There are a select few players who can make defenders in position totally whiff in one-hand touch, 7-on-7 football. There may be only one Dennis Norfleet who seems to make a play or two like that every game. On one particular play, Norfleet put a move on two defenders at one time, splitting the pair and taking the ball in for a touchdown. He is electric with the football in his hands.
By splitting defenders in one-hand touch.
If 7 on 7 was football, Norfleet would have been the top prospect in the country. I've waded through rapturous report after rapturous report to assemble this post. A sampling:
- "…so explosive, incredibly elusive and runs with an energy that you don’t often see. Even in the one-hand-touch setting, Norfleet was making multiple players grasp at air, sometimes many in the same play."
- "…just keeps showing up at events and making people take notice. He is without a doubt one of the most exciting players in this 2012 class."
- "…in 100-degree plus weather, he never subbed out on offense and defense. He demanded the ball on offense on every snap. He has a relentless motor."
- The NLA MVP "really wasn’t even a difficult call" because Norfleet "was demanding the football on offense, was nearly uncoverable in man-to-man and then wouldn’t miss a beat as a lock-down cornerback on defense."
- "…a natural leader and showed great energy when everyone else was exhausted."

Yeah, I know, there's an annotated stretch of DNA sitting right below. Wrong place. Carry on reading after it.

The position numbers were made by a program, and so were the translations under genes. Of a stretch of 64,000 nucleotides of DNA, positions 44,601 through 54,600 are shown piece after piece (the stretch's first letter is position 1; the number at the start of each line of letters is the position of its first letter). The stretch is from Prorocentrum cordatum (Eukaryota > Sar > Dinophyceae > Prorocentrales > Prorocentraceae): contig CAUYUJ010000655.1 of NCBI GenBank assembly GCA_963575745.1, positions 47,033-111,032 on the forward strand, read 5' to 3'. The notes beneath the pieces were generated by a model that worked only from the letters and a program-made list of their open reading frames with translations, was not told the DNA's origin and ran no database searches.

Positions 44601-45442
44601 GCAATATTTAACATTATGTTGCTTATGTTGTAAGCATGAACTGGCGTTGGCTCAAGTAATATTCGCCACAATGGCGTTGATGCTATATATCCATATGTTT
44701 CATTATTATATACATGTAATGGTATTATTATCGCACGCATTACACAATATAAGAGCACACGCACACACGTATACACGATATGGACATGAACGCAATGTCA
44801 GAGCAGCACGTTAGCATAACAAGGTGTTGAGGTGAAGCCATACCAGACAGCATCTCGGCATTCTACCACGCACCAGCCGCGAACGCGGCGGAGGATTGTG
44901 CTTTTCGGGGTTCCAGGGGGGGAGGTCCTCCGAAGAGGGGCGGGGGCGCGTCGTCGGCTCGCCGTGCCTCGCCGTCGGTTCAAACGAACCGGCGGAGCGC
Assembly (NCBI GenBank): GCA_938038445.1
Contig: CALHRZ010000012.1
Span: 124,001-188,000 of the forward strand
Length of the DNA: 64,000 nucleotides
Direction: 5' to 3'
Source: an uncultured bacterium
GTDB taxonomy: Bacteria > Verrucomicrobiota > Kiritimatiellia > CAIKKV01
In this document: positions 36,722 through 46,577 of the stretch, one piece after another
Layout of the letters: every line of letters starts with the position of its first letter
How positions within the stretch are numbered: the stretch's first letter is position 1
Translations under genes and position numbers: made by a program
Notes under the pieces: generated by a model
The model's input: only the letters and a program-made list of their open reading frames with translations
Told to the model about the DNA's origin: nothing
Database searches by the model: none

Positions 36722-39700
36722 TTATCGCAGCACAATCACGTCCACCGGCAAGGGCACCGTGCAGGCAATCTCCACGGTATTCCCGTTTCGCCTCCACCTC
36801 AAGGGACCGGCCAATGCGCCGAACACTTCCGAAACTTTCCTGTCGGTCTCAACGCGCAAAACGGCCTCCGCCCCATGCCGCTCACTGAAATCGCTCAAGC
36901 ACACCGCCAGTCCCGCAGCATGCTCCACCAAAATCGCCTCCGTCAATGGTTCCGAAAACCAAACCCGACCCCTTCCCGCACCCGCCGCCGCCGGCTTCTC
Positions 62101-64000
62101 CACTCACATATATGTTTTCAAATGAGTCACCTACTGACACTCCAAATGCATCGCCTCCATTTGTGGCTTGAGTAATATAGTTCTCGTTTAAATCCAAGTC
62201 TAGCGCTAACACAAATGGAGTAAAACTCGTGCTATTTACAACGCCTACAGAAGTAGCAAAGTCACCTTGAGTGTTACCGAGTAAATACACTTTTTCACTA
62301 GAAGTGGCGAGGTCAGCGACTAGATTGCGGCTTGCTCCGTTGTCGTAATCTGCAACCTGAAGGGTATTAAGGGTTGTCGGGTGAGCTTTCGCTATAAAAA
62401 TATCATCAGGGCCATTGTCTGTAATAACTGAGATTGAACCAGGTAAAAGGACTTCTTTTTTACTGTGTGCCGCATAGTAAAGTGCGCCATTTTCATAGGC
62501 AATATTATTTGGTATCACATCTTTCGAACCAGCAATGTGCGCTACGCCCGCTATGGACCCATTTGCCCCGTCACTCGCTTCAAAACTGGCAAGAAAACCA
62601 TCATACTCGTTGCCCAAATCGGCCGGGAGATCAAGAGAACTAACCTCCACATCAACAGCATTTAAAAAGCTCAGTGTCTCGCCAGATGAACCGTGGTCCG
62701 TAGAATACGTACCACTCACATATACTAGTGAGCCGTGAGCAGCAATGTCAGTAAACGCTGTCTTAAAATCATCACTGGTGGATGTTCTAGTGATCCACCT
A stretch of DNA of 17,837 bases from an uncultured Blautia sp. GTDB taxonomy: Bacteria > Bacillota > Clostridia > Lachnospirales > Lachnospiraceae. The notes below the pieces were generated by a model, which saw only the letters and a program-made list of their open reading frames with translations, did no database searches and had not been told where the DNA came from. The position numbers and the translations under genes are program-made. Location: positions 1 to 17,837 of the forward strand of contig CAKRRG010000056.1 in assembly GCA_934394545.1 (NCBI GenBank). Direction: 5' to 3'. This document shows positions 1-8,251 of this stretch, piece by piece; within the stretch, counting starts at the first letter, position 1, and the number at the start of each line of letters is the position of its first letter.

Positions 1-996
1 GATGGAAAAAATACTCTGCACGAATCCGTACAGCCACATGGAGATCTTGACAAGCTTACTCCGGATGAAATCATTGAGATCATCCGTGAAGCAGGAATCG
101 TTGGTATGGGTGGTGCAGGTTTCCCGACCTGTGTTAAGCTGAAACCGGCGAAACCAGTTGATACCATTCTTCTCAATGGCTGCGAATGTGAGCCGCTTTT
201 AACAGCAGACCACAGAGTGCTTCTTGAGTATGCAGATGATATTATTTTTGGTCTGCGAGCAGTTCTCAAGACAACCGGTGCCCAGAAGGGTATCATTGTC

- "…is actually an outstanding receiver, and defensive backs could not hang with his speed. After creating separation, Norfleet also displays excellent hands to finish the play."
- "…Norfleet and Morris [yes that Morris] were running neck and neck for the MVP for the tournament, but Norfleet separated himself from his teammate after elevating for a pass that was well over thrown and landing on a brick lined sidewalk with an audible thud.
Comparisons abound, from Sproles to Jock Sanders (WVU's all-purpose slotback) to Danny Woodhead (the ridiculously productive DII dwarf now with the Patriots) to Jacquizz Rogers. The recipe is simple: get him in space and get the popcorn.
[after THE JUMP: "that guy can do anything" & ESPN poops the party. PLUS LINK TO RIHANNA SONG.]
So I'm going to admit this: until kinda recently I didn't know what "Okie" was. I knew it had something to do with bringing a lot of guys to the line and then running the mother of all zone blitzes. Which is what it is, but not very specific. So I drew this out based on a play vs. Illinois last year, and this became the genesis of last week's 'Museday' (name changing), and a companion piece with drawings of various formations Michigan runs. I plan to make that a sticky for the rest of us who could use a reference occasionally, and fix any minor mistakes in the current pics (e.g. the 3-tech is misaligned slightly), so suggestions are welcome.
Turnovers are not random, just the random ones are. There's this disconnect still around these parts and others where the math says that turnovers are random—all coaches have their players drill loose balls and ball security with equal emphasis—and significant deviation from the mean means you got lucky; and our lizard brains which say "that wasn't luck; that was Thomas Gordon being [high pitch] AWEsome."
So ZooWolverine, who wanted to believe he could find something—anything—to convince his brain it is not a lizard that sounds like a character from Friends, did his own stat study. The result: some skill involved in interceptions, but fumbles will still go 57-43 to the defense, and if you got something else it's luck. Sorry Joey lizard brain.